This course examines the basic constitutional protection of individual rights, including equal protection implied fundamental rights or modem substantive due process (including rights of privacy, privileges and immunities, and the incorporation controversy) due process and the first amendment freedoms of expression and religion.

Course Type See Course Type Descriptions

Core Course

Course Credits

3.0

Course Degree

Juris DoctorMaster of Studies in Law

Prerequisite

LAW.639 – Constitutional Law I

LSM.726Critical Race Theory

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Course Description

This seminar will examine the ways in which race has played a role in the development of American law. We will look at how race is defined in America and look at the experience of different racial minorities both historically and in the present day. The course material for this seminar will be the work of scholars who have explored the historical and on-going subordination of racial minorities and provided critiques of legal regimes which have enforced racial subordination.

Course Type See Course Type Descriptions

Seminar

Course Credits

2.0

Course Degree

Juris DoctorMaster of Studies in Law

Faculty Associated

Diana J. Hassel

LSM.856Racial Privilege and Post-Racial Politics

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Course Description

The course will examine the reality of continued race discrimination and racial privilege against the backdrop of a legal regime and political system that claim to foster a color blind meritocracy. The readings will be from several sources including the work of Tim Wise in Between Barack and A Hard Place: Racism and White Denial in the Age of Obama.

Course Type See Course Type Descriptions

Seminar

Course Credits

1.0

Course Degree

Juris DoctorMaster of Studies in Law

Faculty Associated

Diana J. Hassel

LSM.856Readings in Critical Race Theory

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Course Description

Critical Race Theory is the intellectual movement developed by legal scholars to confront the role American law has played in legitimizing and upholding racial hierarchy. This course will explore some of the foundational works in this influential movement from scholars Derrick Bell, Richard Delgado, Kimberle Crenshaw and others. The course will conclude with a one hour exam and will be taught by Diana Hassel.

Course Type See Course Type Descriptions

Seminar

Course Credits

1.0

Course Degree

Juris DoctorMaster of Studies in Law

Faculty Associated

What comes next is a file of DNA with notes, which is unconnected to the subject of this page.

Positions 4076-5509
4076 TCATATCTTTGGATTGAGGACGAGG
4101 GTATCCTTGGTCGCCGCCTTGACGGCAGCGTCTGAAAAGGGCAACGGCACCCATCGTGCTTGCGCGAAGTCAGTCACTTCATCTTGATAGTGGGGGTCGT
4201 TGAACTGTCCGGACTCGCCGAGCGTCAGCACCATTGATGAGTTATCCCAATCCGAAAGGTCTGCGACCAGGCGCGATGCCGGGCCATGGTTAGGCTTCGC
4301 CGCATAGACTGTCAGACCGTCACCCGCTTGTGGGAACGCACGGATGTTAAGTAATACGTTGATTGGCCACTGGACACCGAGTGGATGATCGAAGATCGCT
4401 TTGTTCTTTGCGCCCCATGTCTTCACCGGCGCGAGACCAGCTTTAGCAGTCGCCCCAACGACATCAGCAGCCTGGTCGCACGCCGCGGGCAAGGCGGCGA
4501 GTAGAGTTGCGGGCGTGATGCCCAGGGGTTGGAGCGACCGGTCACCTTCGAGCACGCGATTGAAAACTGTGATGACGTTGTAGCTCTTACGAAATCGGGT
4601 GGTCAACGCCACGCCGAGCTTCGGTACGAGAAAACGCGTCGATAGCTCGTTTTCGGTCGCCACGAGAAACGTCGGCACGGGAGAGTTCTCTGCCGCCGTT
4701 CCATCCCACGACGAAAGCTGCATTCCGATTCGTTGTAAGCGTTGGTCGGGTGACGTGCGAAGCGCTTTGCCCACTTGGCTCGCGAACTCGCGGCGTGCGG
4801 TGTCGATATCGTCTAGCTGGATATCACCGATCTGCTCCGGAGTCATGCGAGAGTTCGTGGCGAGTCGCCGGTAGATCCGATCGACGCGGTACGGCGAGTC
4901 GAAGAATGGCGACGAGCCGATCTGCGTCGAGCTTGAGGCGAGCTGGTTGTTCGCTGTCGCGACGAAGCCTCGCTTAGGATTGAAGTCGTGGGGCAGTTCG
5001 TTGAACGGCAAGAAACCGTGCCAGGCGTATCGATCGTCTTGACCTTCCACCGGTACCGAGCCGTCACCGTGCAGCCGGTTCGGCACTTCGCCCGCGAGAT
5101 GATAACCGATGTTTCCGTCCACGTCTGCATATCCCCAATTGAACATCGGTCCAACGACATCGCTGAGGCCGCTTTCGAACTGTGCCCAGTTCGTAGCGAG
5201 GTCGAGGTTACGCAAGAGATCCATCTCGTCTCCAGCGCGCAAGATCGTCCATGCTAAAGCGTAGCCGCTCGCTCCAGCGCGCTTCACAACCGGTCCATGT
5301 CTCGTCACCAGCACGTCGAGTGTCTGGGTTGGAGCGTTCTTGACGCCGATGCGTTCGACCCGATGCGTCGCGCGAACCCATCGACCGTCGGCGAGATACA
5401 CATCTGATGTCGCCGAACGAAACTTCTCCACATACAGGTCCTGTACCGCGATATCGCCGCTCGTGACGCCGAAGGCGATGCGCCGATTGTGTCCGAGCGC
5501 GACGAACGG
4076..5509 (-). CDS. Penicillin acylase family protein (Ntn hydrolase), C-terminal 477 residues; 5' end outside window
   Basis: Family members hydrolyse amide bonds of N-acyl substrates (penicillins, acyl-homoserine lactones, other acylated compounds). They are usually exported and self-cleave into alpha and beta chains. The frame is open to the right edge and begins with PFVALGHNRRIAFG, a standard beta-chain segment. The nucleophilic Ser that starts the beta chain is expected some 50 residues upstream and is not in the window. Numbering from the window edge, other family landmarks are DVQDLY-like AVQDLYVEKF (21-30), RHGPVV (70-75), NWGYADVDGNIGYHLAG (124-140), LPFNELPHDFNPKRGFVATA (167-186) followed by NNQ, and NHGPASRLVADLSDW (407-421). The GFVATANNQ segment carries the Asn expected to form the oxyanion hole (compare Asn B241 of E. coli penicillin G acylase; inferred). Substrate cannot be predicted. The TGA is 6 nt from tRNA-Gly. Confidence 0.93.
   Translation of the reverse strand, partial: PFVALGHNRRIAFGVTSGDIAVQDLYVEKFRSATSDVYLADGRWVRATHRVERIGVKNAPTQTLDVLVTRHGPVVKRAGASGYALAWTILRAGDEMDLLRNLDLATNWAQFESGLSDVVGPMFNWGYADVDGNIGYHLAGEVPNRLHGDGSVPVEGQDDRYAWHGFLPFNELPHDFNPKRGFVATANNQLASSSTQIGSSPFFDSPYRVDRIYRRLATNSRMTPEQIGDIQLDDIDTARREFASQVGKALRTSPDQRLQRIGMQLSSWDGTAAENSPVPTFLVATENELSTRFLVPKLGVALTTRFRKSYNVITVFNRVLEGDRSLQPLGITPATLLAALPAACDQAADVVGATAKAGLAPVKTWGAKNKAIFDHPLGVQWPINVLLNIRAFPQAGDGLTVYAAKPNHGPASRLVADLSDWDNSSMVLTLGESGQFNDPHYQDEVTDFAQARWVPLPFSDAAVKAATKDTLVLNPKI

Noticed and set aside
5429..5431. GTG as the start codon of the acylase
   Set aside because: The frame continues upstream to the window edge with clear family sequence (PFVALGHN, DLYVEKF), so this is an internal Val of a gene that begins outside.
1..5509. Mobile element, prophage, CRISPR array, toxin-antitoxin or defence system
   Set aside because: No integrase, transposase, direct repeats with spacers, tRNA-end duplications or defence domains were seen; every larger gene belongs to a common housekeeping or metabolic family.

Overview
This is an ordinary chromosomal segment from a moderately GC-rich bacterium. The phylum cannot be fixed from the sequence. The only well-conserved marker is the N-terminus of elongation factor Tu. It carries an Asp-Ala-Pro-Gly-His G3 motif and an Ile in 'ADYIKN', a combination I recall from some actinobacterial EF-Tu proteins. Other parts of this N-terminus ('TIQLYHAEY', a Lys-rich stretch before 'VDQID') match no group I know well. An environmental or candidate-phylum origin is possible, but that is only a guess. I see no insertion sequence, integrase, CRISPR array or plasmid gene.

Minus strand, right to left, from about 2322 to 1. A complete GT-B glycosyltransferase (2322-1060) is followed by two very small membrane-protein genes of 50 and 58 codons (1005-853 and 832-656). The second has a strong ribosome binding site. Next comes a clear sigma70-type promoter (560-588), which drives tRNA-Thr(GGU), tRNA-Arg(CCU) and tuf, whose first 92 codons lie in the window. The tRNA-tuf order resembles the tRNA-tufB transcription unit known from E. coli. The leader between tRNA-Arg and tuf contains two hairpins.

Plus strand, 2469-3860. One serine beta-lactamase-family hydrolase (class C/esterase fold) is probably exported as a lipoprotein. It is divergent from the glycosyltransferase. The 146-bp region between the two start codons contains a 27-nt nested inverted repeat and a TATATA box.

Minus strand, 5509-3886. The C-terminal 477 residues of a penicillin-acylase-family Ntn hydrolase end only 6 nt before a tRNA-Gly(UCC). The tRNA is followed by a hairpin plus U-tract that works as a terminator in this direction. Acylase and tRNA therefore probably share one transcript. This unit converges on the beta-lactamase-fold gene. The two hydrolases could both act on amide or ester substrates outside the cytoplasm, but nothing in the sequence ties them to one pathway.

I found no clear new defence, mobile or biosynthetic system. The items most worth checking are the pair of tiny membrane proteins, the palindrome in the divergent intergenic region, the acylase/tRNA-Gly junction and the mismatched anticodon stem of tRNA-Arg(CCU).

Diana J. Hassel

LSM.856We Were Eight Years in Power -The Obama Presidency

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This Course Meets for Six Weeks

Course Description

This course will use the collection of essays by Ta-Nehisi Coates, “We Were Eight Years in Power: An American Tragedy” to discuss the election of the first African American president and the political response to his presidency. Mr. Coates explores the echoes of the earlier post-Civil War Reconstruction era in American history in the response to the Obama presidency and its aftermath.

Course Type See Course Type Descriptions

Seminar

Course Credits

1.0

Course Degree

Juris DoctorMaster of Studies in Law

Faculty Associated

Diana J. Hassel
Close Course Type Descriptions

Course Types

We have classified RWU Law classes under the following headers. One of the following course types will be attached to each course which will allow students to narrow down their search while looking for classes.

Core Course

Students in the first and second year are required to take classes covering the following aspects of the law—contracts, torts, property, criminal law, civil procedure, and constitutional law, evidence, and professional responsibility.  Along with these aspects, the core curriculum will develop legal reasoning skills.

Elective

After finishing the core curriculum the remaining coursework toward the degree is completed through upper level elective courses.  Students can choose courses that peak their interests or courses that go along with the track they are following.

Seminar

Seminars are classes where teachers and small groups of students focus on a specific topic and the students complete a substantial research paper.

Clinics/Externships

Inhouse Clinics and Clinical Externships legal education is law school training in which students participate in client representation under the supervision of a practicing attorney or law professor.  RWU Law's Clinical Programs offer unique and effective learning opportunities and the opportunity for practical experience while still in law school.